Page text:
By Todd Cohen
RALEIGH, N.C. — Allen Reep, who in six years as director of development at The Healing Place of Wake County has overseen an $11 million capital campaign and big increases in annual giving and volunteerism, is leaving the organization.
“I’m looking for new options,” Reep says. “It’s time.”
Reep, who joined The Healing Place in September 2001, eight months after it opened its $4.5 million men’s center, says he will work fulltime until April 20 and then will work for several months to help ensure a smooth transition at the organization, a residential recovery program for homeless alcoholics and addicts.
Reep announced his plans in an email to colleagues less than two weeks after organizing a gala fundraising event that attracted nearly 550 people to the RBC Center and netted an estimated $150,000 to $175,000.
The event, which featured celebrity artists and entertainers, many of them recovering addicts or alcoholics, honored Barbara Goodmon, who spearheaded creation of The Healing Place.
“Allen has really been a driving force for The Healing Place since he came in 2001,” says Goodmon, a former Healing Place board member who is president of the A.J. Fletcher Foundation, which publishes the Philanthropy Journal.
“We basically had no development program,” she says. “Allen really helped the board raise the money that had to be raised. He really helped put The Healing Place on the map.”
In the fiscal year that begins Jan. 1, 2008, the annual budget for The Healing Place will total $2.8 million, up from just over $1 million when Reep joined the organization.
During that same period, the nonprofit has increased its base of support to nearly 5,000 donors from 235, and to roughly 400 active volunteers from two dozen, and last May hired its first volunteer coordinator
It also has enlisted public funding and now generates 60 percent of its budget from Wake County, the city of Raleigh and the Wake County Board of Alcoholic Control.
With 180 beds at its men’s shelter and 98 beds at its women’s shelter, the $11 million facility that opened in January 2006, The Healing Place has provided a total of 330,000 beds of overnight shelter.
As of Dec. 31, 2006, 373 men and 15 women had graduated from the nonprofit’s program, which consists of rescue, recovery and rehabilitation.
The men’s and women’s facilities represent Wake county’s only “wet” shelter, or the only overnight shelter for homeless individuals who are drunk or high.
According to federal statistics, 60 percent to 80 percent of people who are homeless suffer from alcoholism or substance abuse, Reep says.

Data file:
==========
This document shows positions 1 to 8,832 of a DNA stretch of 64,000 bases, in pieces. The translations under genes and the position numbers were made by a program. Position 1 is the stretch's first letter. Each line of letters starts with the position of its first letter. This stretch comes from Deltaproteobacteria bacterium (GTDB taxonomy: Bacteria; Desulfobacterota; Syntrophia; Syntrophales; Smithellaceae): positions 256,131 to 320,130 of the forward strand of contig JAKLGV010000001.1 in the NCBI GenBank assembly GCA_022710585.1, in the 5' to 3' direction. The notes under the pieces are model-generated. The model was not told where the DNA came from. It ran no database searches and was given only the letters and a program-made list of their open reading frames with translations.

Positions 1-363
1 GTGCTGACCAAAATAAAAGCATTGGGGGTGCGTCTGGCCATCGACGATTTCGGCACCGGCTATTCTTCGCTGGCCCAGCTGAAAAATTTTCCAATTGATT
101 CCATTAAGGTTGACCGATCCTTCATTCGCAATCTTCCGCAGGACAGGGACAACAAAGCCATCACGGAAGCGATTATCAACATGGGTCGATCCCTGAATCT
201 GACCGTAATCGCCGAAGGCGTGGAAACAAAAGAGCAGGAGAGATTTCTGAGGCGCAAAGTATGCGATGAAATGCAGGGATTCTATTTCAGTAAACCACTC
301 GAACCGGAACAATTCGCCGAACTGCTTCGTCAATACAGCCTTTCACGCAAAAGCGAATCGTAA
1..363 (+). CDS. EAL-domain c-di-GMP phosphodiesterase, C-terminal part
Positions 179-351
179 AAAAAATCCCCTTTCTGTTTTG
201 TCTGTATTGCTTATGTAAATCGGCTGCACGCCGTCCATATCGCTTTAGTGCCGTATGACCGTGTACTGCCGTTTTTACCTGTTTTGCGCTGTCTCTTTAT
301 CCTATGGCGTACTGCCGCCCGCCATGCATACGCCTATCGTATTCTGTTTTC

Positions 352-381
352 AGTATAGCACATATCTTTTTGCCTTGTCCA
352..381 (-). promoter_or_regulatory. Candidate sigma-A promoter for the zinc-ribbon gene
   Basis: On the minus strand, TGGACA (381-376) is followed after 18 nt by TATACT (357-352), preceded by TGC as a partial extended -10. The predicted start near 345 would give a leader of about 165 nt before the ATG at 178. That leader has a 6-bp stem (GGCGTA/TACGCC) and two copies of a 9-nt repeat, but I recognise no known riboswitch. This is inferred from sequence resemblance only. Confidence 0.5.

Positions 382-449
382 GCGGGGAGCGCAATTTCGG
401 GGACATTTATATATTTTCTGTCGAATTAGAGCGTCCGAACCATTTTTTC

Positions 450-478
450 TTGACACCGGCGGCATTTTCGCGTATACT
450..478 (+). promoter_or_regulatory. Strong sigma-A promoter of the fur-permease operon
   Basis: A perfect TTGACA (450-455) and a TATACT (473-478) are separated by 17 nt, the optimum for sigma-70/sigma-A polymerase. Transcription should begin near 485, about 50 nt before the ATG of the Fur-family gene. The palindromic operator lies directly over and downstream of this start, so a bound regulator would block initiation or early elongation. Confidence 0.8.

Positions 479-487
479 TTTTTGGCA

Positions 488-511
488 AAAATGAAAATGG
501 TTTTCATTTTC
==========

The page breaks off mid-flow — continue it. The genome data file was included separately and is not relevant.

The Healing Place works closely with local police departments in Wake County and the county’s sheriff’s department, and has trained crisis intervention teams at all the police department to work with alcoholics and addicts and, when appropriate, refer to one of the organization’s two shelters.
Individuals who spend the night at The Healing Place also can opt to participate in its long-term residential program for recovery and rehabilitation.
The program, which can last eight to 10 months for men and 11 to 13 months for women, includes classes and networking to help them kick their alcoholism or addiction and prepare themselves to return to the community and the world of work.
The Healing Place also provides graduates with donated items such as linen, furniture and dishes.
It also is launching a new entrepreneurial initiative, funded by the A.J. Fletcher Foundation.
That effort will provide jobs for Healing Place graduates, and generate revenue for the organization, by selling donated items to vendors and flea markets, staffing a food wagon and, in partnership with the McKimmon Center at N.C. State University, providing distance-learning training to substance-abuse professionals throughout North Carolina.
The Healing Place this year also will launch a planned-giving program to develop deferred gifts through wills and estate plans and involving assets other than cash such as securities or real estate.
Developing that effort is the executive committee of The Healing Place board, with Susanne Hayes, a retired lawyer, serving as chair, and Michael Painter, a principal at Plexus Capital, serving as vice-chair.
“The organization,” says Reep, “has grown from a small operation to a large enterprise that will serve the county well.”